Land ownership, homelessness, and tarsand

A homeless man sleeping on a Canadian street.

Who owns the land? Government? Who is government? People? OK, then what if one of the “people” wants to go and take a piece of land, to build a house for himself on it. Is that possible? No its not. He can’t do that because its illegal. He will have to buy this land from the government. And if he can’t buy the land to build a house for himself on it, then it is absolutely fine with the government if he will be homeless, sleep on the side walk, and beg for money to survive. The most important thing is that this piece of abandoned land, on which this human being would’ve lived and owned a farm to feed himself, stays as it is, unused, or “safe”.

In the meanwhile, the government is never hesitant to give even the most precious pieces of Canadian land to oil projects that will scar it with cancer causing tarsand leftovers, spills, and other environmental disasters that disrupt natural life for plants, animals, and humans. All of this is done by the name of profit.

Canada’s natural richness is being systematically transformed into a fictional value.

Tarsand is the worst legal environmental disaster in the history of this planet.

The argument against tarsand should not be economic. People should not be saying things like “It might cause an environmental disaster which in turn will render many fishermen jobless” for example. It is not a matter of economy here, nor is it about how we can accommodate the livelihood of few hundred fishermen, farmers or hunters. If any, a fund can be made afterwards to compensate those affected by the spill, similar to what happened in the US after British Petroleum (BP) made the biggest oil spill in human history in the Gulf of Mexico.

Oil companies are not foriegn to this relatively new PR strategy. In fact, in many industries, settlement funds are becoming a usual expense that is calculated annually with all the other expenses.

From the point of view of a profit-driven corporation, it will still make sense to go through a deal where they know 100% there will be a spill if they know that the fines they will have to pay will be a portion of their profit. As long as the profit covers the settlement, then it still makes sense to go for it.

The argument against the tarsands and the Enbridge pipeline should be that the people of Canada, both natives and immigrants, who own this land and live on it, do not want oil corporations to sabotage it. Plain and simple.

If a land this precious, and this rich, and this rare is sabotaged for oil, then what on earth is left? If the people of the first world can’t stop something this monstrous then who in the world can stop what?

Furthermore, if people own the land, then they should be allowed to pass a law that allows people who do not have home to take a preset amount of land, in preset locations, to build homes for themselves, and have a farm from which they can feed themselves and make a minimum living with dignity.

It doesn’t make sense for government to deny humans the right to live on this earth the way they can live, if it can’t provide for them the way it imposes. If government, and the whole financial system is not good enough to accommodate everyone’s absolute basic needs, then there should be a way for people who are not willing to live by this system to live without it in dignity. If the government can’t help everyone find a job and make a living, then it shouldn’t stand in their ways if they want to find a way to live without money and outside this whole system.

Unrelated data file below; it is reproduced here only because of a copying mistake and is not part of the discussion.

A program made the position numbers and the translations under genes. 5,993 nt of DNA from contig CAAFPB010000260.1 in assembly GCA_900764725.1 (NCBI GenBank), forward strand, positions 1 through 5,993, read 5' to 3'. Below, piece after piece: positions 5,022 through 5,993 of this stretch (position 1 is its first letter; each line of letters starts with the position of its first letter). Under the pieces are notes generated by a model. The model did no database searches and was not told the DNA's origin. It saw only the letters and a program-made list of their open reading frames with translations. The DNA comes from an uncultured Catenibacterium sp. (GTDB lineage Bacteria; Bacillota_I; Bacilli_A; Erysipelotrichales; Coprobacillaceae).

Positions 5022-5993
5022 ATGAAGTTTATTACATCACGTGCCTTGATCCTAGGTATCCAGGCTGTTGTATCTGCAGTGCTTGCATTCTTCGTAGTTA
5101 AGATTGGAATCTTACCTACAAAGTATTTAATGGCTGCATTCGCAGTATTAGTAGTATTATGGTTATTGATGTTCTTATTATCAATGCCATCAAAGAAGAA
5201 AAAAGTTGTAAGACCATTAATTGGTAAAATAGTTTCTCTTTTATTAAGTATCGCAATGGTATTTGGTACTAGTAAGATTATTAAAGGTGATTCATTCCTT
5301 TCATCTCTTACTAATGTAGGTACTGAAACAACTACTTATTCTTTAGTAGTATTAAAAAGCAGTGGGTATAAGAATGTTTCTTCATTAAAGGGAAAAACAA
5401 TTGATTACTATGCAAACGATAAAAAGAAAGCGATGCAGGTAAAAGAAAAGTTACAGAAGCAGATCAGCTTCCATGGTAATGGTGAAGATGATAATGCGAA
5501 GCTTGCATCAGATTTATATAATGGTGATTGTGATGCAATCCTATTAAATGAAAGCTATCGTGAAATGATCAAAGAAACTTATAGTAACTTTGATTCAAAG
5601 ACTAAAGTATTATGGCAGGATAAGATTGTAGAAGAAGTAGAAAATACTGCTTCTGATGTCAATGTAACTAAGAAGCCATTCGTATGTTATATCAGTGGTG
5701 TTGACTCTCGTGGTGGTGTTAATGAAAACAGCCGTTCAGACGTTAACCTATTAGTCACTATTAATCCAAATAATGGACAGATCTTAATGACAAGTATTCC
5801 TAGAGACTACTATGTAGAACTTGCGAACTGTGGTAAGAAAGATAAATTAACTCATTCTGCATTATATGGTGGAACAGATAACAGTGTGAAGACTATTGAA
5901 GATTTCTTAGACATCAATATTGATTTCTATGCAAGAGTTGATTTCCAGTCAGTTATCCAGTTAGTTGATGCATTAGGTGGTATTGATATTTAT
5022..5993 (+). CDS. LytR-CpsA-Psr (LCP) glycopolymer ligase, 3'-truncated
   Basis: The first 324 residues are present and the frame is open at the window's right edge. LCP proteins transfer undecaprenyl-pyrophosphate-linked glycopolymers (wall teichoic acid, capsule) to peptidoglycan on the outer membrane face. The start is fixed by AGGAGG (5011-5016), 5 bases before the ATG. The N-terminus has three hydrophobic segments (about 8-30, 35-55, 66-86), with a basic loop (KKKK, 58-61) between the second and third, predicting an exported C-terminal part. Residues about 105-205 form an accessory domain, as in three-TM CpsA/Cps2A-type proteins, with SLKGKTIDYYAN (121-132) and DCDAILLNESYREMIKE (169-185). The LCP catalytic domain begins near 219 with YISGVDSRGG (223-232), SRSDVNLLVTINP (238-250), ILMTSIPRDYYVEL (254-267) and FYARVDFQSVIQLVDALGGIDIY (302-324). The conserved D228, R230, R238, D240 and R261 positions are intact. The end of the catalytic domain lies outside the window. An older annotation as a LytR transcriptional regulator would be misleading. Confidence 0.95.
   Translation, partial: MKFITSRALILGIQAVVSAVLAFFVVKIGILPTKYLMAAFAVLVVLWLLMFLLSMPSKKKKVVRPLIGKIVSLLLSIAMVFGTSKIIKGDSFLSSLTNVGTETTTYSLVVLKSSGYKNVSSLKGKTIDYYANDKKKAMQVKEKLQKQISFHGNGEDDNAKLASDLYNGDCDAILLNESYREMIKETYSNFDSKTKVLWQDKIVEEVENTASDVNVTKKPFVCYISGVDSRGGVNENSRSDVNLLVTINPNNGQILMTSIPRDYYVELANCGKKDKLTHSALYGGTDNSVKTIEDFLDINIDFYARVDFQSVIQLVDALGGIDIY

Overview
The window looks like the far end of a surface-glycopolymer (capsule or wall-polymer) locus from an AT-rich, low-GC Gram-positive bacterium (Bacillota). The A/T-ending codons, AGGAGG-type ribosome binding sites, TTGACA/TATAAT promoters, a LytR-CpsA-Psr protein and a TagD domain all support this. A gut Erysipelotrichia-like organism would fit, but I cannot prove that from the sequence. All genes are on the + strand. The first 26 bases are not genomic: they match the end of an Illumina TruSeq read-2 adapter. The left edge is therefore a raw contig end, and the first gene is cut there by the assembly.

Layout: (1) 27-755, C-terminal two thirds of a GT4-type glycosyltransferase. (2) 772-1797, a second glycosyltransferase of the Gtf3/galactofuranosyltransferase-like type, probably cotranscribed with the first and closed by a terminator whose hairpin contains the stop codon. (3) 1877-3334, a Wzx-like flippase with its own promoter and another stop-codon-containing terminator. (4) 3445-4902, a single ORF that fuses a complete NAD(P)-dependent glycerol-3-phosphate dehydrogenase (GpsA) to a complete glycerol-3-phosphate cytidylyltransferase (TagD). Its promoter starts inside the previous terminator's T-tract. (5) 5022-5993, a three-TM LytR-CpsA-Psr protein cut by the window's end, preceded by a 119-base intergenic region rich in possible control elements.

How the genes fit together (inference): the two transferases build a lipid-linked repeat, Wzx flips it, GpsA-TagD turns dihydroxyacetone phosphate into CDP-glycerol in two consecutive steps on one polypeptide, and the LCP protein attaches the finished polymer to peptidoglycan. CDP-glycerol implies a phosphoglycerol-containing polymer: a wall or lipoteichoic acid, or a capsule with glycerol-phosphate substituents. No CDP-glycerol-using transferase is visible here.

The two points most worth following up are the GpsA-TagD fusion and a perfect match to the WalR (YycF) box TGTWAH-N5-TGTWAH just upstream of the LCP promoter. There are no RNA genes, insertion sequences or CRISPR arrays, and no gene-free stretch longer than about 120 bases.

It doesn’t make sense to have a government that denies people the right to home, or the right to work, or the right for home grown organic food, while not being able to provide these things for them. It doesn’t make sense to deny people the ability to help themselves if the government can’t help them. All of this while arguing that extending a pipeline through the most fertile and fragile land on earth is good because “it creates jobs”!

Canada is the second biggest country in the world, with one of the most fertile lands on the planet.

It doesn’t make sense for government to deny people the ability to sustain themselves, and feed, and shelter themselves, and argue that the only alternative to homelessness is welfare – a money that is paid by the rest of working people.

It doesn’t make sense to say “this is the only way” if this only way is not good enough for everyone.

Either money should be fairly distributed so that everyone can live with dignity, or people should be allowed to live with dignity without money.

If this idea sounds like a one that could easily be abused, then the same law can forbids selling off this land and force the owner to return the land to the government when he is done with it, or when he is rich enough to buy his own house in the city.

This is one way we can begin to solve the problems of homelessness, joblessness, and genetically modified food, with all of its economic and health costs.

If the government is serious about creating jobs, confronting homelessness, creating affordable housing, investing in sustainable and environmentally friendly projects, as well as supporting migration to rural areas, and reducing pressure on big cities, then it should be open for a dialogue that will allow us to reconsider the way we think about land.

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